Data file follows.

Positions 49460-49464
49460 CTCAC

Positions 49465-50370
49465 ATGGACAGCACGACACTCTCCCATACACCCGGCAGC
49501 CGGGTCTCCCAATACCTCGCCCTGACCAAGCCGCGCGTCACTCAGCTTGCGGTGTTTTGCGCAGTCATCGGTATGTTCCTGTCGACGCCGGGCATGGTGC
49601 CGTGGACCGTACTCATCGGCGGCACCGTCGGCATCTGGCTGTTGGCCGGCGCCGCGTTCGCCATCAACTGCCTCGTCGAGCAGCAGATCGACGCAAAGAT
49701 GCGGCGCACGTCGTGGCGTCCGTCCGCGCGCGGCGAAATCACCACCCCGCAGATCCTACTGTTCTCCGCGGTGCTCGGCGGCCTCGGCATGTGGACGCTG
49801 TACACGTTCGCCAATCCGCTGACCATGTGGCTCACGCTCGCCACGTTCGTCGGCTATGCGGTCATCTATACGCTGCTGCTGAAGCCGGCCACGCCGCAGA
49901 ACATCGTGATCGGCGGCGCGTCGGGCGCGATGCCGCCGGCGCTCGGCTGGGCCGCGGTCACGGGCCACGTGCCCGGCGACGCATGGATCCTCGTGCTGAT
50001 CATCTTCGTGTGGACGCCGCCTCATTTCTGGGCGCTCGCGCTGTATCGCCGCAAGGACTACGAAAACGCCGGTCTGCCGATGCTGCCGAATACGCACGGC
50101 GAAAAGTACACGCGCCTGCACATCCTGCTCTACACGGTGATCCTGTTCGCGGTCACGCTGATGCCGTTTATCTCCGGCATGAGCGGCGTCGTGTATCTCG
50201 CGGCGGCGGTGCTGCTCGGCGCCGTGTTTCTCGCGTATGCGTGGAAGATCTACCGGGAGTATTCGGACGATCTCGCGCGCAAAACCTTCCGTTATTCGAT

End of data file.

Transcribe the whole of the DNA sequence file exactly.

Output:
Positions 49460-49464
49460 CTCAC

Positions 49465-50370
49465 ATGGACAGCACGACACTCTCCCATACACCCGGCAGC
49501 CGGGTCTCCCAATACCTCGCCCTGACCAAGCCGCGCGTCACTCAGCTTGCGGTGTTTTGCGCAGTCATCGGTATGTTCCTGTCGACGCCGGGCATGGTGC
49601 CGTGGACCGTACTCATCGGCGGCACCGTCGGCATCTGGCTGTTGGCCGGCGCCGCGTTCGCCATCAACTGCCTCGTCGAGCAGCAGATCGACGCAAAGAT
49701 GCGGCGCACGTCGTGGCGTCCGTCCGCGCGCGGCGAAATCACCACCCCGCAGATCCTACTGTTCTCCGCGGTGCTCGGCGGCCTCGGCATGTGGACGCTG
49801 TACACGTTCGCCAATCCGCTGACCATGTGGCTCACGCTCGCCACGTTCGTCGGCTATGCGGTCATCTATACGCTGCTGCTGAAGCCGGCCACGCCGCAGA
49901 ACATCGTGATCGGCGGCGCGTCGGGCGCGATGCCGCCGGCGCTCGGCTGGGCCGCGGTCACGGGCCACGTGCCCGGCGACGCATGGATCCTCGTGCTGAT
50001 CATCTTCGTGTGGACGCCGCCTCATTTCTGGGCGCTCGCGCTGTATCGCCGCAAGGACTACGAAAACGCCGGTCTGCCGATGCTGCCGAATACGCACGGC
50101 GAAAAGTACACGCGCCTGCACATCCTGCTCTACACGGTGATCCTGTTCGCGGTCACGCTGATGCCGTTTATCTCCGGCATGAGCGGCGTCGTGTATCTCG
50201 CGGCGGCGGTGCTGCTCGGCGCCGTGTTTCTCGCGTATGCGTGGAAGATCTACCGGGAGTATTCGGACGATCTCGCGCGCAAAACCTTCCGTTATTCGAT